Jerrod Mustaf: Former NBA star combines life skills and hoops at hometown summer camp (‘1on1 with Jon Evans’ podcast)
WILMINGTON, N.C. (WECT) - Jerrod Mustaf is coming back to the area he used to call home. The Whiteville native and former NBA star will host a free basketball and life skills camp from June 13-17 at Thomas Academy, on the campus of the Boys and Girls Home of North Carolina in Lake Waccamaw. For Mustaf, a two-time champion while playing in international leagues, giving young men and women skills they can use on and off the court has become his life’s work since retiring from professional basketball.
“I’ve been doing basketball and life skills for about 30 years, and I’ve always felt that kids do better when you can bring life skills into the equation,” Mustaf said. “Things like cyberbullying, anti-bullying, leadership development, health and nutrition. All these things, I think, add to the overall student athlete. So, we want to see what we can do to leverage that, and to allow kids to grow, particularly in the summertime, when they have a lot of idle time.”
The camp is presented by two of Mustaf’s organizations, US Elite Basketball and the Take Charge Program. As CEO and Executive Director of Take Charge, Mustaf is carrying on the work of his father Sharr, who founded the non-profit in 1990 to help disenfranchised youth outside of Washington, DC.
“My dad’s vision was to bring an outlet to help young people, really a second chance program for young people, and it kind of evolved over the years into outlets for kids to do different things,” Mustaf said about the organization’s birth in Forestville, Maryland. “One of the things that we wanted to do is to incorporate sports into it. You find a lot of kids, if you can add sports to the equation, a lot of kids sometimes have a chance to really open up to you with sports. A lot of times when you don’t have sports, the kids close down, close up. So, this really allows kids to express themselves in a different format, and this has really been a blessing for our family, to build our legacy, with just giving back to the community.”
Jerrod Mustaf was born in Whiteville in 1969, and spent his first 13 years in southeastern North Carolina before the family moved to Hyattsville, Maryland. It’s memories of growing up in Columbus County that fueled Mustaf’s desire to host a camp here, and make it free for young men and women of all ages to attend.
“Everybody is so nice in the south, everybody is respectful, and they’re a lot nicer than they are in the north, I will say that,” he said with a smile. “The food is great, and it’s really community oriented. The one thing we did not have was a lot of outlets for sports. I felt that the kids really never experienced former professional athletes coming back to the community. So, I wanted to see if I could do something like that to help broaden their perspectives.”
The move to Maryland turned out to be one of the main catalysts for Mustaf’s basketball skills to blossom. He had spent a couple of summers in that area prior to moving to be with his father, and had attended basketball camps run by Morgan Wootten, the legendary coach for powerhouse DeMatha Catholic High School. It didn’t take long for Mustaf and his parents to learn that playing for Coach Wootten would be the best option to grow his basketball talents as his physical frame grew to 6′10″.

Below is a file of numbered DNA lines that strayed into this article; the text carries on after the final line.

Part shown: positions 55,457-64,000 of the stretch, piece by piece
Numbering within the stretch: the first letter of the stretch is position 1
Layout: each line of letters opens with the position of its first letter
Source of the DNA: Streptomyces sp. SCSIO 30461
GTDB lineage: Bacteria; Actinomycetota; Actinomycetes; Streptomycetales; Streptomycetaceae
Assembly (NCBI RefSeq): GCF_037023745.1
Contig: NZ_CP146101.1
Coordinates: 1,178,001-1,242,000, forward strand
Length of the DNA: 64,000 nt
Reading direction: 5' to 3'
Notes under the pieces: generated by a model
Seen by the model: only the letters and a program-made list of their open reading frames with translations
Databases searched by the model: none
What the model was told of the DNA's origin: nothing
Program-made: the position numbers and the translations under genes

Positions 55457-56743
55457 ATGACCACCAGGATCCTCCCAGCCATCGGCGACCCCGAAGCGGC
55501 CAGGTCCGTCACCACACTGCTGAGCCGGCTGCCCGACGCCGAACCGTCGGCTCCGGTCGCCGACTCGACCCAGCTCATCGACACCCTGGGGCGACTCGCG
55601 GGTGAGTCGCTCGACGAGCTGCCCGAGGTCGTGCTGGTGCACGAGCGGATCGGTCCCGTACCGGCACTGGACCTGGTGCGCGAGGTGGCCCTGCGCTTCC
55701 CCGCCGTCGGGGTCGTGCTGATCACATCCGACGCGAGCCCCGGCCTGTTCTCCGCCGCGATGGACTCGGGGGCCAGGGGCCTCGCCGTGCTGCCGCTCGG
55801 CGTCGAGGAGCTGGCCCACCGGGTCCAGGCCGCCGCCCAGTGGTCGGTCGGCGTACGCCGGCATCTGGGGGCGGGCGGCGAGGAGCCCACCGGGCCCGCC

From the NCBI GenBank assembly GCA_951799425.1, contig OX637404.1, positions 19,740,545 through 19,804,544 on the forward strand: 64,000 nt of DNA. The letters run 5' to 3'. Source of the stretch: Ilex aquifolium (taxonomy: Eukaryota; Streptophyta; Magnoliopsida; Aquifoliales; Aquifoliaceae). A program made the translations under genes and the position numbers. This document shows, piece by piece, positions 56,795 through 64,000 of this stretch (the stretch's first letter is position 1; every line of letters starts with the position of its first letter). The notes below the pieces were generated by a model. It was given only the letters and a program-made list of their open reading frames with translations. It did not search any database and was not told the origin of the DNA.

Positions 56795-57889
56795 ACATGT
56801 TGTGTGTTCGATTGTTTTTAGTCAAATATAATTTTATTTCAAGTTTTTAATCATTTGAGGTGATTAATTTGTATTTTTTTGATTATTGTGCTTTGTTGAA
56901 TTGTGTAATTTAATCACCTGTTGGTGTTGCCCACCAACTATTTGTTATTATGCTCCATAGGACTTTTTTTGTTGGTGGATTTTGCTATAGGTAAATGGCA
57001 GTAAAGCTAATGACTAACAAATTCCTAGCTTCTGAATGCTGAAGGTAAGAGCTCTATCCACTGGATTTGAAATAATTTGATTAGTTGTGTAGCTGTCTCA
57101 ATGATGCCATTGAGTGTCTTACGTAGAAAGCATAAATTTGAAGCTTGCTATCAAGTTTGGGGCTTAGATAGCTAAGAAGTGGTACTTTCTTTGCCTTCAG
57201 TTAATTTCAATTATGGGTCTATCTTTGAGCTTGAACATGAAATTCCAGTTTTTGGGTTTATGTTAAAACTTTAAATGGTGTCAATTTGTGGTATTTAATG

“When I got off the Trailways bus from Whiteville to Maryland, my game changed overnight,” Mustaf remembers. “I could barely dunk a tennis ball at Central Middle School in Whiteville. When I got off the bus the next day and went to the recreation center (in Hyattsville), I could jump and dunk with two hands. I don’t know how it happened, but it happened. From seventh grade to eighth grade was one jump (in talent level). From ninth grade to tenth grade, I was also able to make another leap in terms of talent, skills and confidence, and put all those together.”
Under Wootten’s guidance, Mustaf became a McDonald’s High School All-American in 1988, along with future NBA stars Alonzo Mourning, Christian Laettner and Shawn Kemp. Years of tireless work and practice had paid off.
“I didn’t take a day off, rain, sleet, snow, no matter what, I found a way to play basketball,” he said. “From eighth grade through the eleventh grade, not one day off. When you do something consistently, and you have passion behind it, you really have no choice to get better. I leaned on those things and pretty soon my talent level began to exceed my peers, and it was very noticeable.”
Mustaf committed to playing at the University of Maryland, with the campus being just a short walk from his family’s home. He was named third-team All-ACC after his sophomore season, and with the university administration planning a head coaching change, Mustaf entered the NBA draft and was taken as the #17 pick in the first-round by the New York Knicks. The Knicks traded Mustaf to Phoenix after his rookie season, where he would play for three years. In the 1992-93 season, the Suns advanced to the NBA Finals, where they would fall short to Michael Jordan’s Chicago Bulls in six games. Mustaf left the league to play internationally a year later, eventually winning championships with FC Barcelona in Spain and Prokom Trefl Sopot in Poland before retiring in 2001. During our interview, Mustaf talks about each of those stops in his career, and what he experienced along the way. I hope you enjoy the conversation as much as I did.
The focus of Jerrod Mustaf’s post-pro basketball career has been helping young men and women grow, in sports and in life. His skills and passions will be on display during the free US Elite Basketball and Life Skills Camp at Thomas Academy from June 13-17. Any young player wanting to attend can click on this link to register or contact Coach Jonathan Crawley at the school at email@example.com.
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